The appropriate level at which to treat members of the North American Paper Birch complex (Betula papyrifera sensu lato) continues to be a difficult and controversial question. In recent years, the isolated Virginia populations of this northern tree have been widely treated as Betula cordifolia (or Betula papyrifera var. cordifolia, depending on one’s taxonomic outlook). Yet the Flora of North American (Vol. 3) also maps Betula papyrifera (sensu stricto) in Virginia, and observations have suggested that our trees often have contradictory or mixed characters that make unequivocal placement difficult. A recent blog post by Devin Floyd (http://blueridgediscoveryproject.blogspot.com/2011/07/exploring-talus-of-turk.html), describing a tree in Augusta County with characters that seem to fully match Betula papyrifera, drove home the need for a comprehensive reassessment of Virginia paper birch.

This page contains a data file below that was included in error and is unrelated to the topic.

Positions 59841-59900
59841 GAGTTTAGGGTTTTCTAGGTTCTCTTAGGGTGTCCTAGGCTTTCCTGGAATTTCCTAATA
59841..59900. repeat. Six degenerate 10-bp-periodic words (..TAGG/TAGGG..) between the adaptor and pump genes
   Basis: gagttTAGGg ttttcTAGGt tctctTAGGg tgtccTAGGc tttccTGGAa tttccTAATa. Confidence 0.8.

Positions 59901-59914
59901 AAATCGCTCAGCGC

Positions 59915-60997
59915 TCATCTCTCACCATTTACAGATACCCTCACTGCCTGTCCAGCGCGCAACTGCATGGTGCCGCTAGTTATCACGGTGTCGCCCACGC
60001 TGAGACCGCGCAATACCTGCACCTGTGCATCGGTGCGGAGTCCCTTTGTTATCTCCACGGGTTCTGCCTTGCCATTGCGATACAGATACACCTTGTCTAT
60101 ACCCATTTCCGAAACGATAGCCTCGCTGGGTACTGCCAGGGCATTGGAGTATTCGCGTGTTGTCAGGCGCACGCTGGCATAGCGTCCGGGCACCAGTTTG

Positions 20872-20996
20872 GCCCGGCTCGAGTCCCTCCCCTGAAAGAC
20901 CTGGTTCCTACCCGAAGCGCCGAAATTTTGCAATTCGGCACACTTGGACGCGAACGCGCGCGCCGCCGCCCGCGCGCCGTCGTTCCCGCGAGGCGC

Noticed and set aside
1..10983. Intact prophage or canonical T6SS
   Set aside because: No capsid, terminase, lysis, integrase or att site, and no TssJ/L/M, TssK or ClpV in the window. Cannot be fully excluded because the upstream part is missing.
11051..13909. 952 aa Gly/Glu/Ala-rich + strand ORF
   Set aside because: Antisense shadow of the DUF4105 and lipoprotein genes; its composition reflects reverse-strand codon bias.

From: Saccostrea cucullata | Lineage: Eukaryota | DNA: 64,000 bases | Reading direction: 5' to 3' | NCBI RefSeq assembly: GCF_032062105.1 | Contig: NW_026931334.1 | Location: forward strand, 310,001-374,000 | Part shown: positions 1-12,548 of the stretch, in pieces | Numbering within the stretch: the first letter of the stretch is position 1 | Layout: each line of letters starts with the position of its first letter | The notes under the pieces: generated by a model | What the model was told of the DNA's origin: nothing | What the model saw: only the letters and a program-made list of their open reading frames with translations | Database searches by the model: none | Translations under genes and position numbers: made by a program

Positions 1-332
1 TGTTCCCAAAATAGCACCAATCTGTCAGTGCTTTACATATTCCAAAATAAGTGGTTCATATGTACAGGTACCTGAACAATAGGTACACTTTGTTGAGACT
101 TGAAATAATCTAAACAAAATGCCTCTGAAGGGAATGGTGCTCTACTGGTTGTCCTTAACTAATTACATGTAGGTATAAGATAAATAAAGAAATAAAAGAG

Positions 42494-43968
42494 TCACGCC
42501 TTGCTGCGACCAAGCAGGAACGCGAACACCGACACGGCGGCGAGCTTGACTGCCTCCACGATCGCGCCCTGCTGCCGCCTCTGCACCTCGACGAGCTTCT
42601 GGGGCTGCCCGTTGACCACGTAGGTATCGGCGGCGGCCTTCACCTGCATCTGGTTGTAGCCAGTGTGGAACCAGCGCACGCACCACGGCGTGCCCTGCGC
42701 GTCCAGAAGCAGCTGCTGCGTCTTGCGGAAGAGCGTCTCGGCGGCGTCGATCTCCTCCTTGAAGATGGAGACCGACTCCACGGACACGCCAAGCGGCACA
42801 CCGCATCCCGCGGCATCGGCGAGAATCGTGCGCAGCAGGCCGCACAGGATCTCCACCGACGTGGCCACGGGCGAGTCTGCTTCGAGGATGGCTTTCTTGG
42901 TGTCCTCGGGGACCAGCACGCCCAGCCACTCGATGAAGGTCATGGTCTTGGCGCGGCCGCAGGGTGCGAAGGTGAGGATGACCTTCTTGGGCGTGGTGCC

Consequently, the Virginia Natural Heritage Program, with assistance from Chip Morgan and the botany staff at Shenandoah National Park, has initiated a project to collect morphological data on Virginia paper birch through field visits of selected populations and a review of existing in-state herbarium material. These data will be analyzed in an attempt to determine the degree of variation among our populations, and how many taxa should be recognized. The project may take a while since the herbaria of Longwood University (FARM) and George Mason University (GMUF), both repositories for large numbers of paper birch specicmens, are both under renovation and inaccessible until later this year. Results will be posted when available.